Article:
Hiram Hunn Awards

Six alumni will receive this year’s Hiram S. Hunn Memorial Schools and Scholarships Awards, presented by the Harvard College Office of Admissions and Financial Aid. Hunn ’21 recruited and interviewed prospective students for more than 55 years in Iowa and Vermont; this year’s winners, who are recognized for their work on schools and scholarships committees worldwide, have collectively performed more than 192 years of service. They are to receive their awards at an October 17 ceremony.

Elinor Bernstein Balka ’62, of Forest Hills, New York. Balka first interviewed for Radcliffe College in Washington, D.C., in the late 1960s, then carried her experience to New York City. She also promotes the Harvard Financial Aid Initiative in high schools that have had few, if any, applicants to the College over the years.

Jonathan Baskin ’61, of San Marino, California. Having served the admissions office as an interviewer in Southern California for nearly three decades, Baskin is a current cochair of his local schools and scholarships committee, through which he helps oversee more than 700 alumni interviewers in the Los Angeles area. He still takes great pleasure in the “exuberance and joy of admitted applicants as they describe their reaction to getting the big news.”

Deborah Gelin ’79, M.B.A. ’83, of Washington, D.C. Gelin began interviewing applicants in New York City shortly after finishing business school; since 1989, she has continued that service in the Washington area. Her nephews and niece are current Harvard undergraduates and, she notes, “future interviewers, whether they know it or not.”

Philip S. 'Flip' Koch ’78, of Bellaire, Texas. Koch “learned the ropes” through his early interviewing experiences in Los Angeles, and even recruited international candidates while working for a year in Malaysia. Since 1995 he has served Harvard in the Houston area, which has seen a rapid rise in applicants; he is a current committee cochair. Koch, who is also co-secretary of his class, says he expresses affection for Harvard by giving what he values the most: his time.

Stanley E. Niebruegge ’50, of Franconia, New Hampshire. For nearly four decades, Niebruegge has encouraged and interviewed applicants, and in recent years has focused on those from the St. Paul’s School, in Concord. He marvels at the quality of the students who apply, and trusts that Harvard will continue to attract “these hopefuls with their infinite variety.”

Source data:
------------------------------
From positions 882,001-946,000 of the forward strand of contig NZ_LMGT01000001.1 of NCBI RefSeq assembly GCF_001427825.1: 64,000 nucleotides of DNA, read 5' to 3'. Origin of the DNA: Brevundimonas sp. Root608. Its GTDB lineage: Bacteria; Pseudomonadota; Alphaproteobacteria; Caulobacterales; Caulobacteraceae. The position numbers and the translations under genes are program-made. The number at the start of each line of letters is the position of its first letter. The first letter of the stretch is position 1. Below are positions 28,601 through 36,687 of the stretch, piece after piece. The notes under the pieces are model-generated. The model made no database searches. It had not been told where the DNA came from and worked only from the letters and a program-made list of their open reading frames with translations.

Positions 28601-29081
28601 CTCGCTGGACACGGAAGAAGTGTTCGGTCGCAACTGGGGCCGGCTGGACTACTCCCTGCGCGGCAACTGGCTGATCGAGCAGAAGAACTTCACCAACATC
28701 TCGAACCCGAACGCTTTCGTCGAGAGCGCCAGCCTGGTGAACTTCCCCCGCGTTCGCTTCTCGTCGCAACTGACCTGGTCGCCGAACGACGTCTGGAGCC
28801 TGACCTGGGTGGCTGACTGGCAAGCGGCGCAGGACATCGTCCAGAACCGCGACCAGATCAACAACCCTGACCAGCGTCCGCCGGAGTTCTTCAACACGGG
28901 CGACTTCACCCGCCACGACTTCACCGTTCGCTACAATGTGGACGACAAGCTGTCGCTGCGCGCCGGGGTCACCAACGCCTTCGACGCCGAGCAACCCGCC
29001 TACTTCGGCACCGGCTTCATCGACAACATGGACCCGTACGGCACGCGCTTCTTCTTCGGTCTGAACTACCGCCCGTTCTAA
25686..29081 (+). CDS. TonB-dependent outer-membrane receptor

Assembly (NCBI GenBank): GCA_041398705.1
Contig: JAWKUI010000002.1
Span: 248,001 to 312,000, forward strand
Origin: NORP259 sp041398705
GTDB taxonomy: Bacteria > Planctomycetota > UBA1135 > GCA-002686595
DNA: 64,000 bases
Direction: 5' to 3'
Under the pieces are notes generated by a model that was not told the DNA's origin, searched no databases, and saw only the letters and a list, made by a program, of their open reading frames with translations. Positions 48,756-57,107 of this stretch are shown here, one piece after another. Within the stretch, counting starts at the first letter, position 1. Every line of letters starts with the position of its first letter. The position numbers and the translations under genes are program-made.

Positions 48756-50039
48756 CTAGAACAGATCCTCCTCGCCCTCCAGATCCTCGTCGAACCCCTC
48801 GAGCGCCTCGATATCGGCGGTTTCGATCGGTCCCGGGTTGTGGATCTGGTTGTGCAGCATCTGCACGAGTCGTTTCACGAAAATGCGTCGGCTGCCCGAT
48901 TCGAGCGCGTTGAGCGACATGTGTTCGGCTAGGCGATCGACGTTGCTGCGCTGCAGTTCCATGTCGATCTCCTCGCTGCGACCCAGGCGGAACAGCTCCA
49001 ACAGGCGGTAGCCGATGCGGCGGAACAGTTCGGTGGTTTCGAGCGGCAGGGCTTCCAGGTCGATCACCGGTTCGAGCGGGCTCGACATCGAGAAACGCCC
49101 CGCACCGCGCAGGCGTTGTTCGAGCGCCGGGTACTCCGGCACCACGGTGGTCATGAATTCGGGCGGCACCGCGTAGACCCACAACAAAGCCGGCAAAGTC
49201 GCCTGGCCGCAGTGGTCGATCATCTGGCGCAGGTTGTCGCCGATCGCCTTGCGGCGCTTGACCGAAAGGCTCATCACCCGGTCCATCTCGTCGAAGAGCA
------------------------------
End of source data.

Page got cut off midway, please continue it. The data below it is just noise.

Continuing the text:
Elsie Wilson Thompson ’72, of Charlottesville, Virginia. Three decades ago, Thompson was mentored in schools committee work while living in the Houston area; since 1984, she has shared her wisdom with interviewers in her current hometown. Because Texas and Virginia both have excellent state-university systems, Thompson has enjoyed the challenge of wooing talented students for this private college in “chilly New England.”

Sub topics

You might also like

Historic Humor

University Archives to preserve Harvard Lampoon materials

Academia’s Absence from Homelessness

“The lack of dedicated research funding in this area is a major, major problem.”

The Enterprise Research Campus, Part Two

Tishman Speyer signals readiness to pursue approval for second phase of commercial development.  

Most popular

Claudine Gay in First Post-Presidency Appearance

At Morning Prayers, speaks of resilience and the unknown

Harvard Portrait: Martin Puchner

The English professor has already written three books and edited the 6,000-page third edition of the Norton Anthology of World Literature.

Who Built the Pyramids?

Not slaves. Archaeologist Mark Lehner, digging deeper, discovers a city of privileged workers.

More to explore

Exploring Political Tribalism and American Politics

Mina Cikara explores how political tribalism feeds the American bipartisan divide.

Private Equity in Medicine and the Quality of Care

Hundreds of U.S. hospitals are owned by private equity firms—does monetizing medicine affect the quality of care?

Construction on Commercial Enterprise Research Campus in Allston

Construction on Harvard’s commercial enterprise research campus and new theater in Allston